How Music Got Free: The End of an Industry, the Turn of the Century, and the Patient Zero of Piracy (Stephen Witt, 2015)

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howmusicgotfree

Original Title: How Music Got Free: The End of an Industry, the Turn of the Century, and the Patient Zero of Piracy
Alternative Title 1: How Music Got Free: What happens when an entire generation commits the same crime?
Alternative Title 2: How Music Got Free: The Inventor, The Mogul, and The Thief
Alternative Title 3: How Music Got Free: A Story of Obsession and Invention
Author: Stephen Richard Witt
Publisher: Viking
Publication date: June 16, 2015
Genre: Non-fiction, Music, Law/Crime, Science/Technology, Economics/Business, Cultural, History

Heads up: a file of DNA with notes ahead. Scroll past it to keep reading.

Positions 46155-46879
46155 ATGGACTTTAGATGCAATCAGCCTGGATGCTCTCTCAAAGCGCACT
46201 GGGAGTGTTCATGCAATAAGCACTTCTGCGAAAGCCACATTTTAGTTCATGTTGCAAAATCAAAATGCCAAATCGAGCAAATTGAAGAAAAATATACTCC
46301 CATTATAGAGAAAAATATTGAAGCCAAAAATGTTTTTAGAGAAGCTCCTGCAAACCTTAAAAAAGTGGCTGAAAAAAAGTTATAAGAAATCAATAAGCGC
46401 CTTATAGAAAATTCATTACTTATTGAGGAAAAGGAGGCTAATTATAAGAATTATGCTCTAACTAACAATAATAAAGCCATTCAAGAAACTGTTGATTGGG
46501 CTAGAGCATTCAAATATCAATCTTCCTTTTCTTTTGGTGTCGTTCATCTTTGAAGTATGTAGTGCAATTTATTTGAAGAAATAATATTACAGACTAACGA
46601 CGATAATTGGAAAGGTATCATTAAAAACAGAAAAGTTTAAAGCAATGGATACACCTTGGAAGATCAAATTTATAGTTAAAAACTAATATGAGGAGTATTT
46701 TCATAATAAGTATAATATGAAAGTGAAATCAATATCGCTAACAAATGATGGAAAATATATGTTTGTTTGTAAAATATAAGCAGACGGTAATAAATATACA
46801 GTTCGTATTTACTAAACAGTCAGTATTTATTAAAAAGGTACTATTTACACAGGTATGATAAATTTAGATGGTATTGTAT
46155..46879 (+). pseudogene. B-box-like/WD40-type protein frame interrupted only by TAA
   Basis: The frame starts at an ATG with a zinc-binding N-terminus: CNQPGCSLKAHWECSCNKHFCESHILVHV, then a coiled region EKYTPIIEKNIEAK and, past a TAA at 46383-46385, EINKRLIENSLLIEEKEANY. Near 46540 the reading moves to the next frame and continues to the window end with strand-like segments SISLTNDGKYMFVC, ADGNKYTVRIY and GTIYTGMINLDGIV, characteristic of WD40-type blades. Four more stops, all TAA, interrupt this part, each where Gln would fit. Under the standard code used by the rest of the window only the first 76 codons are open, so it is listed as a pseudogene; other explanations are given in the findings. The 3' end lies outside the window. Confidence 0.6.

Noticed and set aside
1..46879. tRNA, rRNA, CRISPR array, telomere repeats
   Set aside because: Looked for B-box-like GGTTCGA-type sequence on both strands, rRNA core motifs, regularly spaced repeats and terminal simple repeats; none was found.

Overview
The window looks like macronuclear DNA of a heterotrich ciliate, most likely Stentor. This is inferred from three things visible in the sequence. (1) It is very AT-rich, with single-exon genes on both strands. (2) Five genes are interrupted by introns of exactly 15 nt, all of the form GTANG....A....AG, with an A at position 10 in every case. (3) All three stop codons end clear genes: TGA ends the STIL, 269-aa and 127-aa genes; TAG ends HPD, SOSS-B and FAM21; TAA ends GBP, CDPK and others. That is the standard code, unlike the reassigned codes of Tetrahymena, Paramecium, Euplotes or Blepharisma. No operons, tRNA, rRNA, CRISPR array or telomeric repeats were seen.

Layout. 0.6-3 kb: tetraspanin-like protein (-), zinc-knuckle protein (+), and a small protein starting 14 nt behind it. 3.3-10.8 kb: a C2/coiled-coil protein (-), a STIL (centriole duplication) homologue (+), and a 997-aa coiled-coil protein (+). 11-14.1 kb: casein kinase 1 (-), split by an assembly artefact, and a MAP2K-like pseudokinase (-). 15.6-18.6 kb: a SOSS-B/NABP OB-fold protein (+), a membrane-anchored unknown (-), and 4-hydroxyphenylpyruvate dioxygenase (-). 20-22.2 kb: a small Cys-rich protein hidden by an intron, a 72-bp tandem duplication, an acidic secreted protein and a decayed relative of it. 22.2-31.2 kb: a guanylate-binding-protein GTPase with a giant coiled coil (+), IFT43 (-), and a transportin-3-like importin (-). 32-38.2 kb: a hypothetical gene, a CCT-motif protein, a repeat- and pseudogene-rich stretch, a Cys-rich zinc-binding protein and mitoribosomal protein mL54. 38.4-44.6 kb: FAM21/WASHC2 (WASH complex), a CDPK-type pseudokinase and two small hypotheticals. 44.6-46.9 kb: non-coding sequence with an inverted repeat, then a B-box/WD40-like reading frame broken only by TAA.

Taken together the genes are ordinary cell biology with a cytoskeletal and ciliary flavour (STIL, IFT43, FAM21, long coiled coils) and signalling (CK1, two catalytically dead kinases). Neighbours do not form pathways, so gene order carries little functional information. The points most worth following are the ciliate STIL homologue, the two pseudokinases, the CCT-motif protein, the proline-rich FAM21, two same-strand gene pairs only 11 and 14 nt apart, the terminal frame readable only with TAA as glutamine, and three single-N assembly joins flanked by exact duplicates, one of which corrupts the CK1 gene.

Pages number: 304
Cover: Hardcover
Language: English
ISBN-13: 978-052-542-661-5
Awards:
1. Financial Times and McKinsey Business Book of the Year Nominee for Shortlist (2015)
2. Goodreads Choice Award Nominee for Science & Technology (2015)

Sinopsis Official (1st version)

What happens when an entire generation commits the same crime?

How Music Got Free is a riveting story of obsession, music, crime, and money, featuring visionaries and criminals, moguls and tech-savvy teenagers. It’s about the greatest pirate in history, the most powerful executive in the music business, a revolutionary invention and an illegal website four times the size of the iTunes Music Store.

Journalist Stephen Witt traces the secret history of digital music piracy, from the German audio engineers who invented the mp3, to a North Carolina compact-disc manufacturing plant where factory worker Dell Glover leaked nearly two thousand albums over the course of a decade, to the high-rises of midtown Manhattan where music executive Doug Morris cornered the global market on rap, and, finally, into the darkest recesses of the Internet.